Customers are enthusiastic about shopping, independent of where they go to. It can be the Internet shop, the social networks or in the brick and mortar store. With consumers increasingly becoming more experienced with the internet, retailers need a solid “cross-channel” strategy. The search for product information, the sales initiation and the sales incentive often take place in other channels than the actual purchase.
Retail of tomorrow means that one thing cannot be done without the other. While some of the customers are happy to receive in-house advice and then shop online, other customers inform themselves online and then buy in the brick and mortar shop. In addition, very often the Internet helps to find the best offer.
This development offers many opportunities for retailers. Companies should find out how to reach their target customer with different sales channels to gain new customers and keep them loyal in the future. An important part here is the emotional connection of online customers with their favorite online shop.
But who exactly is the customer who buys through these different channels? Roland Berger Strategy Consultants , has specified the following purchase types:
Service-oriented retirees and pensioners who like to spend time shopping. This group purchases almost exclusively in physical stores. They are often not willing to change their shopping habits or learn to shop online. These older customers are often well situated and represent a big part of the total sales.
Mainstream offline Shoppers
This group spends a lot of time on the internet, but buys online only occasionally. They enjoy having fun with friends and prefer to buy in physical stores. Because they are also price sensitive they are willing to learn how to shop online if they can save money. This group is the largest segment of buyers and also represents the biggest buying power.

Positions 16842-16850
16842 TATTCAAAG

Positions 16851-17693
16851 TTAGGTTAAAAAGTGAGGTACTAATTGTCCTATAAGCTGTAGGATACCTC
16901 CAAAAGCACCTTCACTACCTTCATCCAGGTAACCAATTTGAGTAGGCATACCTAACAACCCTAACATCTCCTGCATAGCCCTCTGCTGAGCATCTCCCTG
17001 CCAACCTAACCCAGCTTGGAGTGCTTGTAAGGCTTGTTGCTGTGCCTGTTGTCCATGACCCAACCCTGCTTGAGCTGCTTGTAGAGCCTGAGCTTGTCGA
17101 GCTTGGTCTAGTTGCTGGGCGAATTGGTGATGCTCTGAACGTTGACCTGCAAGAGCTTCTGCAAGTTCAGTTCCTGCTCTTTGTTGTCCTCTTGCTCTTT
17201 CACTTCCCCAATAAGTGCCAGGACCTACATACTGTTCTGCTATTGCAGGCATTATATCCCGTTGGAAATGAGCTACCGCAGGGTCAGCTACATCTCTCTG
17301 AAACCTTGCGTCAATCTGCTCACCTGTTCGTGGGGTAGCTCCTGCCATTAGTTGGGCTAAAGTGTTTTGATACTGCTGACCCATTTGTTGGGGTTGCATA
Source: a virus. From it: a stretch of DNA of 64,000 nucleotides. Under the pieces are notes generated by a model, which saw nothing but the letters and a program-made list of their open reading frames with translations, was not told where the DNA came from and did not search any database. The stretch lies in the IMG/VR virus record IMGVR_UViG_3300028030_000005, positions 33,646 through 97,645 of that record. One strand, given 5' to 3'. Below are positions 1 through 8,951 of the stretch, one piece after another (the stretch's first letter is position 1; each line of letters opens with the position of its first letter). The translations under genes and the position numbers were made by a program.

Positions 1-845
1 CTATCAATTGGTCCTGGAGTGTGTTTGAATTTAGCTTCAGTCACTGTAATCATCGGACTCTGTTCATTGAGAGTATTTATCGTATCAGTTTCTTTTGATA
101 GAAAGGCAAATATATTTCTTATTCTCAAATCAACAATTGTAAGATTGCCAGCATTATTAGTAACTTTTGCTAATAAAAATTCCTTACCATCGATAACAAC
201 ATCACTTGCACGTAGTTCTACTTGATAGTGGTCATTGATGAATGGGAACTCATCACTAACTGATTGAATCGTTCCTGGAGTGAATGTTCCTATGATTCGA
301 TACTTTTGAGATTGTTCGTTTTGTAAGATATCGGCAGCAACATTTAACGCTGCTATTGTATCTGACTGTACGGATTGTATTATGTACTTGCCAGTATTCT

Simplistic Shopping Minimalist
Minimalists, who don’t like to go shopping. They prefer shopping as easy and stress free as possible at low prices. Because they hate crowds they welcome the opportunity to shop online. Some of these customers are enthusiastic comparison shoppers. They analyze careful every offer and are thrilled to hunt for the best bargain. This is a smaller group of customers but with relatively high income. .
Joy-Seeking Multi-channel Natives
Mainly students, who spend a lot of time on the Internet every day but also enjoy time at the mall. They spend parts of their limited budget on online in physical store sales. They buy in both channels often when it gives the budget. A small but young customer segment with big growth potential in the future.
An economically established segment which has the highest household income. These customers like frequent shopping online as well as in the store. They demand high quality but the price is less important. Very often these customers are very brand loyal. Once they have found a brand that they trust they normally stick with it.
Efficient Multi-channel Shoppers
This group often buys online, because the opening hours of shops are difficult to fit into their hectic everyday life. Depending what’s faster and easier they also buy in physical stores. These customers are often focused shoppers. That means shopping is a strictly functional activity. These customers know exactly what they want and are not interested in other offers.
This group must travel long distances to get to a shopping center or other physical store. Regular purchases are done online. When they happen to be in a physical store, they are open for spontaneous purchases.
Who is your customer? How do they buy, or want to buy? Can you offer the right tools for your customer. Here at Jazzy Jobber I try to find out how to reach different customers in the best way and communicate with them in the most convenient ways.
Roland Berger Strategy Consultants, 2013: Dem Kunden auf der Spur; https://www.ece.de/fileadmin/PDF_deutsch/Studien/Multichannel_-Studie_Dem_Kunden_auf_der_Spur__Kurzversion.pdf